Boston Marathon: A dream realized for Gladstone’s Lusardi
ESCANABA – It was a triumphant return to Michigan for Lindsey Lusardi Monday night after breaking 3 1/2 hours in the 118th Annual Boston Marathon earlier in the day.
The 2011 Gladstone High School graduate covered the 26.2-mile course in three hours, 28 minutes and 48 seconds, qualifying her for next year’s event.
“It went real well,” said Lusardi, who came within two minutes of her personal best time (3:27) at the Detroit Free Press Marathon in October 2012. “The weather was great and it was such a great experience to see so many runners. I wasn’t expecting to re-qualify.”
Lusardi was among the more than 36,000 runners to line up for the start in Hopkinton, Mass.
“It was real exciting with all the anticipation,” she said on her way back to Grand Valley State University, a short time after her return flight landed in Chicago. “It was incredible seeing that many people along the course, cheering on the runners. That definitely gave me an adrenaline rush.”
This marked the fourth marathon for Lusardi, who completed the Green Bay Marathon in May 2012 and the Pittsburgh Marathon a year later.
“I had done a couple spring marathons and those helped get me ready for Boston,” said Lusardi. “Pittsburgh was a tough course with a lot of rolling hills from Mile 13 through about Mile 22. It’s not as hilly as Boston, but it helped get you into that mode.”
On Monday, Lusardi had her first opportunity to tackle Heartbreak Hill, a series of hills from Mile 16 to 21.
“Heartbreak Hill really wasn’t as bad as I expected,” she said. “Although it was a good feeling to get to the top, knowing you got through all those hills.”
Lusardi was clocked at 1:41:26 at the halfway point, meaning she covered the second half of the race in 1:47:22.
“The finish was the best part,” she said. “Once you round the corner and could see the finish (on Boylston Street), it was pretty exciting. It was really cool to kick it in. One of my friends (2012 Gladstone graduate Kyle Arvan) qualified at Columbus (Ohio) last fall. It’s cool to know I can go back and run it with him.”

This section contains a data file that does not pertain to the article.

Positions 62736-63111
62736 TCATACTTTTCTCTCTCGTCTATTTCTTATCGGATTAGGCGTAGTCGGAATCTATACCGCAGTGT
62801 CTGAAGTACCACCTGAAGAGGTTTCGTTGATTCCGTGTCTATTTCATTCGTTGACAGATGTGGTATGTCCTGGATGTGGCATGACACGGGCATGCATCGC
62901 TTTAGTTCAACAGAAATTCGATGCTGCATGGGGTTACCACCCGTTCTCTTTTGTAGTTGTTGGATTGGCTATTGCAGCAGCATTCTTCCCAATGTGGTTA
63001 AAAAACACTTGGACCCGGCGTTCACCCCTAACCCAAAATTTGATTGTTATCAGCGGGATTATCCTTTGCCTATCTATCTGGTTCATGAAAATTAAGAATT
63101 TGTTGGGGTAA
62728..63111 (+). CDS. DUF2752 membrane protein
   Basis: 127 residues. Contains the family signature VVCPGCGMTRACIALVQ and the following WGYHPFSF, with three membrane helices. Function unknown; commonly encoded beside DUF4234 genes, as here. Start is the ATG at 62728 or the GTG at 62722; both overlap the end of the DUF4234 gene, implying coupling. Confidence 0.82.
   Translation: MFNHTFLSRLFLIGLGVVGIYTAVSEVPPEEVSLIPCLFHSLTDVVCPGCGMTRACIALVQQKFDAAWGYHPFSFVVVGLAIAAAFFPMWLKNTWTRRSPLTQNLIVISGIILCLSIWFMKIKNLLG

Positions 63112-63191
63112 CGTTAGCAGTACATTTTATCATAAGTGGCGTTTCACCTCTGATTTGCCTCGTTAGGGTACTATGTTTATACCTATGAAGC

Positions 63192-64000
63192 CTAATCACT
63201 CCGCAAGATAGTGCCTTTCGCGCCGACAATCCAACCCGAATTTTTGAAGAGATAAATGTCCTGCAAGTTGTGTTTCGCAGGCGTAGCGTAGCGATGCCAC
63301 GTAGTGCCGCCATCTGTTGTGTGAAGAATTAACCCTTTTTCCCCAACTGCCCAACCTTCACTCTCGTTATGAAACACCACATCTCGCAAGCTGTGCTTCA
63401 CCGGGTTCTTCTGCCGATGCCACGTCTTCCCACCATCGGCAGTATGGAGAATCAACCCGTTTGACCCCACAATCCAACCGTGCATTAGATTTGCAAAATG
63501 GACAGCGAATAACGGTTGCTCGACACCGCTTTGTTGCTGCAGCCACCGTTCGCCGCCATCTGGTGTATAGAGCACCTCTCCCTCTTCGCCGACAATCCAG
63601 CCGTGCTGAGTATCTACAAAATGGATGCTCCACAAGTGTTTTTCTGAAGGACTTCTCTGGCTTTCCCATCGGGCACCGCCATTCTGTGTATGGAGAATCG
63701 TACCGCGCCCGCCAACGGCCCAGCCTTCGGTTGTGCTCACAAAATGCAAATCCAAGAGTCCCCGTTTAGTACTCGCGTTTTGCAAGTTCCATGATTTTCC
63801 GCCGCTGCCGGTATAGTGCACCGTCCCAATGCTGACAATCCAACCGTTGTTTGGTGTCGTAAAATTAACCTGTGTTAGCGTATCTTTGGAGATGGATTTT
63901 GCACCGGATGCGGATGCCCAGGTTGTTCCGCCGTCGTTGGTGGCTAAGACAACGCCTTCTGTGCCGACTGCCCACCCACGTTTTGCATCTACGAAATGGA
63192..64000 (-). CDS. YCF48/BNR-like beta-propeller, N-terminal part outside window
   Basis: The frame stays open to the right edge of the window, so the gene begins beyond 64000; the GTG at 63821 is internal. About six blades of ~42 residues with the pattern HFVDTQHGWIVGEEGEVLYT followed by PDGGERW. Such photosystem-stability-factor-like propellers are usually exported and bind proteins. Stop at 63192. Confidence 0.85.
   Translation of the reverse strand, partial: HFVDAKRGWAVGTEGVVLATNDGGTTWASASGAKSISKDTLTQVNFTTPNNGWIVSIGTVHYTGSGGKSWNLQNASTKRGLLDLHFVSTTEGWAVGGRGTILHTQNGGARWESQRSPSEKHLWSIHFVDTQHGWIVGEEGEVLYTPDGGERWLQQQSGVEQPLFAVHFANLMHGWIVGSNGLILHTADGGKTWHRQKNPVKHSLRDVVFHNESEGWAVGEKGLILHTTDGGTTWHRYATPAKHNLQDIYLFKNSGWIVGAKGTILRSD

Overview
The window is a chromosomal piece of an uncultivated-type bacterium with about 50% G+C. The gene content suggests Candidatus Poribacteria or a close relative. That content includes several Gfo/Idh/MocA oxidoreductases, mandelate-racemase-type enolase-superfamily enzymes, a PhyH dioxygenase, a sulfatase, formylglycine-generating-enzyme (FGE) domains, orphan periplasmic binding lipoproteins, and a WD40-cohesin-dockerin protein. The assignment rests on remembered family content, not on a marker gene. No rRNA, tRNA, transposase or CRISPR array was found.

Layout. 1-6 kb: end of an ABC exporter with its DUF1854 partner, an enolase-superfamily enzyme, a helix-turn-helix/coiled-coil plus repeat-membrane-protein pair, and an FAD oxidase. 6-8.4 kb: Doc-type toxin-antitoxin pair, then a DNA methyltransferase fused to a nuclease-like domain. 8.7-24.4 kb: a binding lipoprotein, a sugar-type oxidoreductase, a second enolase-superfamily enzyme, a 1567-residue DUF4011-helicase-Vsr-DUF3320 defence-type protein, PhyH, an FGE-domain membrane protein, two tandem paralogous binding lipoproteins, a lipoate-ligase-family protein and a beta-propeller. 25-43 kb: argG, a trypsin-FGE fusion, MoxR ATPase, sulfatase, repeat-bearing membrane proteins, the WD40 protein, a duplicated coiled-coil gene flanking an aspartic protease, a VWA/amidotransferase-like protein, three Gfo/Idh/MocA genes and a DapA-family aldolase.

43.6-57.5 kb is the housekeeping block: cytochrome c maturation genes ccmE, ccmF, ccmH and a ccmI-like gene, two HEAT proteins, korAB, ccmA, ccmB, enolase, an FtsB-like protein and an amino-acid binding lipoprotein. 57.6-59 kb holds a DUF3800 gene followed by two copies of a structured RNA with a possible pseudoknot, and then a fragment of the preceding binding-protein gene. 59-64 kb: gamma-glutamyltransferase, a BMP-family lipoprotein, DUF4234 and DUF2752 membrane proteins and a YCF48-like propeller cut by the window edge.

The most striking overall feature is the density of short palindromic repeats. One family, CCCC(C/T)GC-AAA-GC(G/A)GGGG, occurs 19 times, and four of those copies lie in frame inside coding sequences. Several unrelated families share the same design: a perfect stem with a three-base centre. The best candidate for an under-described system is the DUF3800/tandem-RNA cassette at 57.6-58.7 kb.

Lusardi, who’s undecided about her marathon plans through the remainder of this year, attended the expo on Sunday and had a chance to become more acquainted with Boston.
“Boston is a beautiful city and the expo was enormous,” she said. “I think everyone had a lot of confidence everything would go okay despite what happened (the bombings) last year. There was a lot of security with military personnel along the course.”
Kaylyn Bernard of Escanaba was also entered in this year’s event. Details about her race, however, weren’t available.
Tracy Lokken of Marquette again was the top Upper Peninsula finisher, taking 51st overall in 2:24:39.
Additional U.P. finishers include Mark Jasper of Stephenson (2:51:42), Gregory Borzick of Marquette (3:18:33), Bob Sejbl of Ironwood (3:23:31), Amanda Jurinen of Munising (3:38:22), James Waters of Ontonagon (3:39:22), Angie Eagling of Negaunee (3:39:54), Bryan Price of Kingsford (3:48:04), Bill Sved of Marquette (4:00:35), Barbara Trudeau of Marquette (4:21:01) and Jori Thocker of Sault Ste. Marie (4:44:28).
Meb Keflezighi became the first American to win at Boston since Grand Rapids native Greg Meyer did it in 1983. He was clocked at 2:08:37, topping Kenya’s Wilson Chebet by 11 seconds on Monday.
Kenya’s Rita Jeptoo retained the women’s title in 2:18:57 and South Africa’s Ernst Van Dyk took the wheelchair division for the 10th time (1:20:36).